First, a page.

• Criminal legal aid.

The Society was invited to give evidence to select committees twice in October: 

  • By the Justice Select Committee as part of a follow-up inquiry on Brexit and the justice system. 
  • By the House of Lords Economic Affairs Draft Finance Bill Sub-Committee on the draft Finance Bill. 

Practice excellence

Now that the LSB has accepted the SRA Handbook changes which will impact on the profession’s future, the Society will now focus on support and guidance and resources to support members through the change. 


The Society has a strong interest in the impact of technology and data use on human rights. To help us understand this issue, we are examining one specific aspect: the use of algorithms in the justice system, through the Technology and the Law Policy Commission chaired by Law Society president Christina Blacklaws. 

Council was briefed on the public sessions being held to allow our commissioners to take oral evidence from experts. Session 3 will be held on 14 February 2019 from 3-6pm at 113 Chancery Lane. This session will focus on what controls, if any, are needed to protect human rights and trust in the justice system. A final report is due in May 2019. 

The Society’s partnership with Barclays Eagle Labs, providing an incubator for law tech start ups, was explained to Council. The space is encouraging co-working and business incubation, collaboration and mentoring. Its event and meet-up spaces will help members become leaders in their field and strengthen the UK’s reputation for excellence in the legal services sector. 

The Society is also facilitating the LawTech Delivery Panel, a team of industry experts and leading figures from government and the judiciary, to help the UK legal sector grow and fulfil its potential. Announced by the lord chancellor in summer 2018, the panel is industry led and supported by government.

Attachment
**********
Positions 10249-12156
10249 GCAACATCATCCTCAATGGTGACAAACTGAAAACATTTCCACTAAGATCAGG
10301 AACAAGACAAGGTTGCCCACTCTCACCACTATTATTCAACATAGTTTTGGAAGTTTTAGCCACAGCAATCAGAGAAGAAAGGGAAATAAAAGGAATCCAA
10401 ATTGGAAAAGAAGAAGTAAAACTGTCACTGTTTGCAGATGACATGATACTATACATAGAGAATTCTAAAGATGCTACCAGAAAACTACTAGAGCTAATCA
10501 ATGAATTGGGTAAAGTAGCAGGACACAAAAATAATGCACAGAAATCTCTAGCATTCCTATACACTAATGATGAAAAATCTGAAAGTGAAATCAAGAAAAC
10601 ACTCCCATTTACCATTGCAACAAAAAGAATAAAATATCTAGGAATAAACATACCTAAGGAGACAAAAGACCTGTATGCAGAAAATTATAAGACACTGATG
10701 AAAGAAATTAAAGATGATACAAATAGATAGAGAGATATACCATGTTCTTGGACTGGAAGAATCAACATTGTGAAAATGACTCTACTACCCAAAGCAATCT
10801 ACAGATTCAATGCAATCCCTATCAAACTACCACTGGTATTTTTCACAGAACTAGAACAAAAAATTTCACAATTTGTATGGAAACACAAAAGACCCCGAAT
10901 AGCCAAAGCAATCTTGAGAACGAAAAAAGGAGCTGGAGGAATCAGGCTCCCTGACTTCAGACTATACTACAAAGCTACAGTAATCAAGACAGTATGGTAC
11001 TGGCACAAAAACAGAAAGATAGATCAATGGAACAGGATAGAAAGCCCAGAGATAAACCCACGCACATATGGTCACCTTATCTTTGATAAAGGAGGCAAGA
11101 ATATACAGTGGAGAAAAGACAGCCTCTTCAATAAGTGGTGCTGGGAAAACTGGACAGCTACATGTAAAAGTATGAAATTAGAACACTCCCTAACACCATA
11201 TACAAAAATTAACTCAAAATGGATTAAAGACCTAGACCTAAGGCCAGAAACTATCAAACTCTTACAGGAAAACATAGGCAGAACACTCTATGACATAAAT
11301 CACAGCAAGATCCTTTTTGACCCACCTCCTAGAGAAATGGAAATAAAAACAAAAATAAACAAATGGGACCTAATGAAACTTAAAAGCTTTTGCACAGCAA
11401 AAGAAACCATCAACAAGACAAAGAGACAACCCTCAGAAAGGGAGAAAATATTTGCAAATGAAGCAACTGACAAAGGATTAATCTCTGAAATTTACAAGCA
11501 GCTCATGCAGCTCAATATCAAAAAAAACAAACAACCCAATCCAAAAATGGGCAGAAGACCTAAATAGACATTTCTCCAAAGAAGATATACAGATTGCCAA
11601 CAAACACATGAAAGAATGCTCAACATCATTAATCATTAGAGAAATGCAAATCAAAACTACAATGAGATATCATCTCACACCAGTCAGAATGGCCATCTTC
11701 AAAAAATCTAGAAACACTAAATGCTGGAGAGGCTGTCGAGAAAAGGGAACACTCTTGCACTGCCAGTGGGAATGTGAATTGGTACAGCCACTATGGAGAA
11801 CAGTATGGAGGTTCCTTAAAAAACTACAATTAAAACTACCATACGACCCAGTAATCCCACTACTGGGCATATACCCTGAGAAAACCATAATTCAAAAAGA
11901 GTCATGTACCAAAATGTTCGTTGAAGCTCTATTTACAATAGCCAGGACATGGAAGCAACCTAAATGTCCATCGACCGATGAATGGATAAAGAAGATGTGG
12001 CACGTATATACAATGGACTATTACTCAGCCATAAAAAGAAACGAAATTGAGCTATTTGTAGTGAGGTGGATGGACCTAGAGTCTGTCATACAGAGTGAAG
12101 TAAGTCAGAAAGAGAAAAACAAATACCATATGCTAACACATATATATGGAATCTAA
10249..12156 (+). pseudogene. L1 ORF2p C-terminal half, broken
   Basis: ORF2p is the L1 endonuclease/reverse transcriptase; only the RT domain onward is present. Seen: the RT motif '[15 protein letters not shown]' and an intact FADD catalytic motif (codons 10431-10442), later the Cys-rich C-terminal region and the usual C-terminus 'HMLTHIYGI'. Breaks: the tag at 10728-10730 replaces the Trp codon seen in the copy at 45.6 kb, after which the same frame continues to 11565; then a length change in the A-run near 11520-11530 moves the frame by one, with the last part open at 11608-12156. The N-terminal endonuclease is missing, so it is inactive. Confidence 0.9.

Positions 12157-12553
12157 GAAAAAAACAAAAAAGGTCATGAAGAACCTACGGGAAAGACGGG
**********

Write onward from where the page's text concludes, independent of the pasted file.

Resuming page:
By identifying both barriers to and catalysts for growth, the panel will provide direction to the legal sector and help foster an environment in which new technology can thrive. 

The panel will work with industry, government, experts and the legal community, addressing challenges related to regulation, investment and funding, education and skills, legal framework, commercial disputes resolution and ethics.

Career companion

In her mid-year update on her presidential plan, the president drew Council’s attention to our women in leadership in law programme as well as on her priority areas of technology and law (see above), access to justice, and mental health and wellbeing. 

She referred to the Society survey on women in leadership in law, the largest ever international survey with 7,781 responses. The top barrier to women’s progression is unconscious bias. Qualitative research to identify solutions has followed. Some 230 roundtables with about 4,000 attendees have been held over the summer. Domestic roundtables have been undertaken across the country and specific groups (black, Asian and minority ethnic, lawyers with disabilities, junior lawyers and judges) have also been targeted. About 15 roundtables have been held internationally in Africa, North America, India and Europe.

Some 1,500 men’s and women’s toolkits have been issued. The majority of the top 50 firms have been involved. We started the men’s roundtables in November. Men from all sectors (in-house, small and large firms) have taken part, including lord chancellor David Gauke. Insights are being put together into a report to be launched on International Women’s Day in March 2019. An International Symposium is planned for 20-21 June 2019. Bookings will be opening in the early new year.

The next Council meeting is scheduled for 13 February 2019.